Post by daylen » Tue Apr 16, 2019 4:54 pm

There seems to be a similarity between cybernetics and modernism, and a similarity between second-order cybernetics and postmodernism.
  • cybernetics ~ modernism ~ 4th order { learning, cognition, adaptation, control, emergence, convergence, communication, efficiency, efficacy, connectivity }
  • cybernetics of cybernetics ~ postmodernism ~ 5th order { epistemology, ethics, autonomy, self-consistency, self-referentiality, self-organization }
It is almost as if cybernetics is the study of what is common to study at the 4th order. You can look in just about any field to find people who have popularized it - these are the quintessential 4th orders that try to universalize their understanding(*). They have internalized their field of study to the point where they can use it as a lens through which to "solve" any problem (in principle). Many popularizers get stuck in that worldview, because they only surround themselves with others who can speak their language. This fuels many different bubbles that remain isolated; very few people can cross-communicate between them in a way that makes both sides happy. It appears to me that these bubbles project their specialized understandings onto other levels in a way the conforms to the intuition of their field. When two people from different bubbles try to communicate they inevitably feel misunderstood or ignored. The problem is almost always because each "side" slips in assumptions from their specialized intuitions.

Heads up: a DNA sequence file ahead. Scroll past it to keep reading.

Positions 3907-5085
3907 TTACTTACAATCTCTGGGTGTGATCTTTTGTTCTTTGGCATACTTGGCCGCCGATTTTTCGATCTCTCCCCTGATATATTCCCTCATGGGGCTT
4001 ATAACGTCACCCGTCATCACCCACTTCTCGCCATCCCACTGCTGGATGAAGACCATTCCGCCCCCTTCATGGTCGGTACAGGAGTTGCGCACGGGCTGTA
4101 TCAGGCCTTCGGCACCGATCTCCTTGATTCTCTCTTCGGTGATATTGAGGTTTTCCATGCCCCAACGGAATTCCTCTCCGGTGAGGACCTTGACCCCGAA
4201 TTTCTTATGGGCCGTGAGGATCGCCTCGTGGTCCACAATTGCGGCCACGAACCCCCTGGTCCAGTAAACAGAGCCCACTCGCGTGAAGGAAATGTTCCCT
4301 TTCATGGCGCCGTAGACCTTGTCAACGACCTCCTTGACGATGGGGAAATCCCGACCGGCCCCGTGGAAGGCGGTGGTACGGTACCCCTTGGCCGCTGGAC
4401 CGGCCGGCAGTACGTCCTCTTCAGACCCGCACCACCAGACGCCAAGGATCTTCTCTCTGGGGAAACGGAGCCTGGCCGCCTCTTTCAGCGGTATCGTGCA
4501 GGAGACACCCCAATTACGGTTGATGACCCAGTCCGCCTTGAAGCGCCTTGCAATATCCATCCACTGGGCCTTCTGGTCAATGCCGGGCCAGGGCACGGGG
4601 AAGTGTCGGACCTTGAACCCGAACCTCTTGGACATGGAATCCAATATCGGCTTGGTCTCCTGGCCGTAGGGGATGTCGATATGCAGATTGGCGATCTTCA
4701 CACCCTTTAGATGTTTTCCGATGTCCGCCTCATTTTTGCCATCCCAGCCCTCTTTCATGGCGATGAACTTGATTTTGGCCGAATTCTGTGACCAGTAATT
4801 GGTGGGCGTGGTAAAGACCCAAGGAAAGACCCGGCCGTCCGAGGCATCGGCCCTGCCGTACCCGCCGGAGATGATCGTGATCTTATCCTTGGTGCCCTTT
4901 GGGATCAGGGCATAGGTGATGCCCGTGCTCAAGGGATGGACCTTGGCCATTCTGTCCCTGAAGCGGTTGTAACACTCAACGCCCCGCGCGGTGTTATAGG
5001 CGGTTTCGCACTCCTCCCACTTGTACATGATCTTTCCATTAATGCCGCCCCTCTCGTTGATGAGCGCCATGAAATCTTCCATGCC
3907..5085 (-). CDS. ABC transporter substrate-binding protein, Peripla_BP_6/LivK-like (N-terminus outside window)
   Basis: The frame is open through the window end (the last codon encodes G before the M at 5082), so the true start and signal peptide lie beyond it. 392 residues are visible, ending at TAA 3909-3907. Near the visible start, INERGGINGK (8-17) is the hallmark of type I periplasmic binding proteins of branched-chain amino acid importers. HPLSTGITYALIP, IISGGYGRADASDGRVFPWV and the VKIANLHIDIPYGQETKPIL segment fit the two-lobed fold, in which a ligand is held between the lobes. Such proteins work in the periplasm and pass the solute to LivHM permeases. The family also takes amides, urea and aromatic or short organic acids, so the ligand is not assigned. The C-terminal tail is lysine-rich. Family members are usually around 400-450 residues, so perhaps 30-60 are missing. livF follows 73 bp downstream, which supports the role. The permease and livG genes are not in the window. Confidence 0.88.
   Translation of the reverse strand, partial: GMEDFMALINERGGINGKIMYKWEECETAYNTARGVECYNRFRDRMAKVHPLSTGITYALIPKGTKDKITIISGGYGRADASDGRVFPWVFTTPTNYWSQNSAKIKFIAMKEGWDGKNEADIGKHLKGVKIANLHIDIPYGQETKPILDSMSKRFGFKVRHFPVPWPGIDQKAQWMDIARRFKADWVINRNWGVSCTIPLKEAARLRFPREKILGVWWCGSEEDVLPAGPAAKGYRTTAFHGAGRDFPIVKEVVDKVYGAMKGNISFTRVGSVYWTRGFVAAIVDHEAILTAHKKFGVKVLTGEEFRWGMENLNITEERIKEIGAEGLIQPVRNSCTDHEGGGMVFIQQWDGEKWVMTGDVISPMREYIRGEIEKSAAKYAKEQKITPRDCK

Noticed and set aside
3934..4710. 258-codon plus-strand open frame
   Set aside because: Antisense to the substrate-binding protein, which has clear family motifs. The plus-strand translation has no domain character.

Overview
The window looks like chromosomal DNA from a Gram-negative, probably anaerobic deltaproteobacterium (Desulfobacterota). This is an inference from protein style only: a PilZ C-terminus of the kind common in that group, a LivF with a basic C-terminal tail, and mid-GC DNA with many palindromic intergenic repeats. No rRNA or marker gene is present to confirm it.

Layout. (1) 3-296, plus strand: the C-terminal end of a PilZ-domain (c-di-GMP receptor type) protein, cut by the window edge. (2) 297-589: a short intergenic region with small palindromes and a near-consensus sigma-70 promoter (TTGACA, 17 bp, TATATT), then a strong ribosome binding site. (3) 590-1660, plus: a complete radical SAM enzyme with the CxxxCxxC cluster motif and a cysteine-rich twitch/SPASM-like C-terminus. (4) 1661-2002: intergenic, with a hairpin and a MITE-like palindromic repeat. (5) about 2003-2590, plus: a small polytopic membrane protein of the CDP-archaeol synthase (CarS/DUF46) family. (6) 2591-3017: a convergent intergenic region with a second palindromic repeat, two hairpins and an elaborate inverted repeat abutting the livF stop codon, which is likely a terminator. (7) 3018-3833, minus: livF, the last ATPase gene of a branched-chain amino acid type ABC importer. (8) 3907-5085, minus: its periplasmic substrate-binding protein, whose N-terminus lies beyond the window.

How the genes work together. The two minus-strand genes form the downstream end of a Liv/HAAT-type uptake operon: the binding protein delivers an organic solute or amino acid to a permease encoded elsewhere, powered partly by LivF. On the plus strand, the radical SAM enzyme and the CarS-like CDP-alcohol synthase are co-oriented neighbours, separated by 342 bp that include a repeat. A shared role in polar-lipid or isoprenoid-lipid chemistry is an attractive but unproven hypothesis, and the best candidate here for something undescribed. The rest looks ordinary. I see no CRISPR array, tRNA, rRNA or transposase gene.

A bridge between fields requires an understanding of how each is "positioned" relative to all possible fields. The 5th order is not only about what you know, but how you know it. In my last post, I talked as if the progression from 4th to 5th order involves the internalization of two separate frameworks in a specific order. For me, it feels a little different. It is almost as if I have been developing two or more frameworks in a non-linear fashion, so it is confusing for me when trying to distinguish what they might be separately. The way I make decisions seems to be more modular if that makes any sense. I imagine this is a common feeling, but the degree to which it is true in an individual probably relates to something like conscientiousness. I also wonder if only two frameworks of a certain kind are required to construct any possible framework?

The most important dichotomy for me when trying to make decisions is something like .. "relations determine individual structure" as opposed to "individual structures determine relation". The first is more coupled to evolutionary theory and social interaction (mostly mid-level systems), and the second is more coupled to mathematics and reductionism. Another way of thinking about it is "does this thing exist because of its components or because of its relation to another thing". This is only one such dichotomy, but the logical implications of each side lead to astoundingly different world-views. There must always be a dialectic between them in my estimation.